Re: Like long hours?

Subject: Re: Like long hours?
From: Andrew Plato <gilliankitty -at- yahoo -dot- com>
To: "TECHWR-L" <techwr-l -at- lists -dot- raycomm -dot- com>
Date: Tue, 6 Aug 2002 06:54:30 -0700 (PDT)



"Christensen, Kent" <lkchris -at- sandia -dot- gov> wrote in message news:164201 -at- techwr-l -dot- -dot- -dot-
>
> Perceptions that need changing in the 21st century.
>
> Management perceptions *must* be equal as regards both the individual that
> stays at work long hours and the other individual that works hard but must
> then go home and take care of children, sick relatives, etc. If not,
> there's a valid EEO issue. The perception as originally posted is an
> obsolete dinosaur and is often sexist and should vanish ASAP.

No it shouldn't. Management perceptions should be "if you get the job done and
done well, you're rewarded." Hours should be, for the most part irrelevant. And
many companies moved into this arrangement, which tends to breed ambitious and
capable people and is intolerant of lazy complainers.

I am sorry but many people use their personal life as an outright excuse for why
they can't get work done. And while there are a 100000 legitimate reasons why a
person needs to leave SNAP on the dot at 5 pm, what about the needs of the
company to produce a product, make a profit, and fulfill its mission? When does
the company's needs get discussed?

If your personal life precludes you from getting your work done, then clearly you
need to locate employment that is more suited to your personal needs. Some
employers are very tolerant of part-time, or flexible time work arrangements. But
that does not mean ALL employers should have to be that way. Its easy for Hewlett
Packard or Ford who had 93 billion in assets and 19 billion in cash to afford a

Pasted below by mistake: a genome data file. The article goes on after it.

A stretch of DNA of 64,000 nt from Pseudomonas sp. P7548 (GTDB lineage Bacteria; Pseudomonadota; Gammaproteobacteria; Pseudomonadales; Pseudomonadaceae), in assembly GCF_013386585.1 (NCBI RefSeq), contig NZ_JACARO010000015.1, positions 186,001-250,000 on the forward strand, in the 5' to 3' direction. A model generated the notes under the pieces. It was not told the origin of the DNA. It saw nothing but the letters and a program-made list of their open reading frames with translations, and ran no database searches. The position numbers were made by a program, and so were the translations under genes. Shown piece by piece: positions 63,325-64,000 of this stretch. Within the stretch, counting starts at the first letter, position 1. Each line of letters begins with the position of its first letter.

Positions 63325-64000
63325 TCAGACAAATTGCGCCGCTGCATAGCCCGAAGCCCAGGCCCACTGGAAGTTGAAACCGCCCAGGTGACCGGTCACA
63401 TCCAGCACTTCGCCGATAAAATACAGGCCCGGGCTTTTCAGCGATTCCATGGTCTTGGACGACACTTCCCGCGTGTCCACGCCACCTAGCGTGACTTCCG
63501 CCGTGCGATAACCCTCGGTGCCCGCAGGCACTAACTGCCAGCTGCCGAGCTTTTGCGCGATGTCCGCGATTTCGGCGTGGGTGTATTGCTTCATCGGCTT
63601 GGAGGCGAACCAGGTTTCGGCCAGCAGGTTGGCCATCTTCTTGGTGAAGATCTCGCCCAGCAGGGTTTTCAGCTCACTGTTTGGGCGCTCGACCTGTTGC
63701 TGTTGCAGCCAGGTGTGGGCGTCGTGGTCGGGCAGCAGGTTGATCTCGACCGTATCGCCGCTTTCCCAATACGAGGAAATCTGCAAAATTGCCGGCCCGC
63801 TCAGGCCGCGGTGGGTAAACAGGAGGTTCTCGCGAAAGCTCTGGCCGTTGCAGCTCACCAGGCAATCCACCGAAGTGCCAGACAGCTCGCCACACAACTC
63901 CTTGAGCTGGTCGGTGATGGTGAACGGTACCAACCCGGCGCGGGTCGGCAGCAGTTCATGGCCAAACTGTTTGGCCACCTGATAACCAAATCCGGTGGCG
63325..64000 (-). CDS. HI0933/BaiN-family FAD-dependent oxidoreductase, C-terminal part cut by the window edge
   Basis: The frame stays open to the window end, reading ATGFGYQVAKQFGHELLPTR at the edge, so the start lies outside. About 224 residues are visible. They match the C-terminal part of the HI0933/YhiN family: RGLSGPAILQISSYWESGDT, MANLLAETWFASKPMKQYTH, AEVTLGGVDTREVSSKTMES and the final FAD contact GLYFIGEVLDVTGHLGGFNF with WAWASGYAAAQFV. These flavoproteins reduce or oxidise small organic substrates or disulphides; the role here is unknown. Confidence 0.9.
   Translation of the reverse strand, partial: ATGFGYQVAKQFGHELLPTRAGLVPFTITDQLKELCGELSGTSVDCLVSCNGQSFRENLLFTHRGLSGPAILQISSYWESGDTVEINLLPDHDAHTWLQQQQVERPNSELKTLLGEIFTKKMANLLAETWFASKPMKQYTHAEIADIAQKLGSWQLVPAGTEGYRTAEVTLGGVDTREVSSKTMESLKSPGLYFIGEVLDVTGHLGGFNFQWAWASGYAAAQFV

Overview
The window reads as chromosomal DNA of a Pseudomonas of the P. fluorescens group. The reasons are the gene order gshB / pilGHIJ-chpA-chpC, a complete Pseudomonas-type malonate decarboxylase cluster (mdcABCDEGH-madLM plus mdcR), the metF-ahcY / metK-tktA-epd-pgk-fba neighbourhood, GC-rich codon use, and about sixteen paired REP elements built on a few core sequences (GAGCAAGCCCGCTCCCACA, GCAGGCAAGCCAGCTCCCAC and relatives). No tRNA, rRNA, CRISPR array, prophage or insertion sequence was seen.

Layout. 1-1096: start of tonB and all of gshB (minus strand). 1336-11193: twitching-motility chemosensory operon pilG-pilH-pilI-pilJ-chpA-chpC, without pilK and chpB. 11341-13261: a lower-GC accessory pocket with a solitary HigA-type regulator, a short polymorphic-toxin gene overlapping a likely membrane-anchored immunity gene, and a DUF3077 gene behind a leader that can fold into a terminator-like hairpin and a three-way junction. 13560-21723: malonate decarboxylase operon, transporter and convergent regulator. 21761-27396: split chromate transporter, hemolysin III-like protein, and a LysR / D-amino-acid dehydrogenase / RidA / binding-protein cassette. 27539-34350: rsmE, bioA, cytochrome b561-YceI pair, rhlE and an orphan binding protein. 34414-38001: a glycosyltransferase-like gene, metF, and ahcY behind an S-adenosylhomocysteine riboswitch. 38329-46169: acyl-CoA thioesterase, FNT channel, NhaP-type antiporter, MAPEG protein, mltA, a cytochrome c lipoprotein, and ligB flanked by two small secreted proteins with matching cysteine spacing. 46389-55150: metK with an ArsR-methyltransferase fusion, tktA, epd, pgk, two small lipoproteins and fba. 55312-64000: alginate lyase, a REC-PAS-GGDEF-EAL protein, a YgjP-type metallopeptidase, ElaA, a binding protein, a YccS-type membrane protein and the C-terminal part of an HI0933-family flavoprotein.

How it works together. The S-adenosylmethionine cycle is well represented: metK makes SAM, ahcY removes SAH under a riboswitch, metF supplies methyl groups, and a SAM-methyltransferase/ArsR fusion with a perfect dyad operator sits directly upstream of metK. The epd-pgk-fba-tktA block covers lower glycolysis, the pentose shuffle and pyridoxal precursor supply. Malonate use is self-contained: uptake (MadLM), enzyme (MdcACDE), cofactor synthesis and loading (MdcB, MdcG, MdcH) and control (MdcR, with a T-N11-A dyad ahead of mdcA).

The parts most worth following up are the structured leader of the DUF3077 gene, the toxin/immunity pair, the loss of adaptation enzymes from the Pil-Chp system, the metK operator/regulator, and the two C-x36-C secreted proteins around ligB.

part-time employee. But smaller companies struggling to be competitive and
profitable, cannot afford employees who require a lot of personal time off. They
are disruptive to the business.

Hence, if you have personal issues (like sick children, parents, hobbies, etc.)
that require you to work a flat 40 hours per week (or less) then locate employers
(and acquire the skills necessary to be hired by those employers) who will
respect those wishes. If you go to work for a smaller firm or a firm where such
matters are not as acceptable - don't expect them to re-engineer their
environment to suit your needs.

The perception that needs to be changed is the adversarial one. This isn't a war
between the saintly workers and evil management. The perception that needs to
emerge is one of forming alliances and mutual interest covenants between supply
(labor) and demand (employers). If you and your employer are on the same page,
working toward the same ends, then you can both benefit. You get paid a salary,
they get the work they need done to remain competitive and profitable. You
succeed in making the kind of money you need to live the kind of life you want,
and the employer gets documents that make their products outshine the
competition. This is a mutual interest covenant, and when you view your job in
this manner, you come to realize that you have A LOT more power and influence
over the employment arrangement then you realize.

However, if you're comfortable living in a 1930's era view of management and
workers, then so be it. But I think you will find that most of your fears about
management will come true. If you treat your employer as an evil beast that must
accept you, then it is likely they will behave like an evil beast toward you.

Andrew Plato

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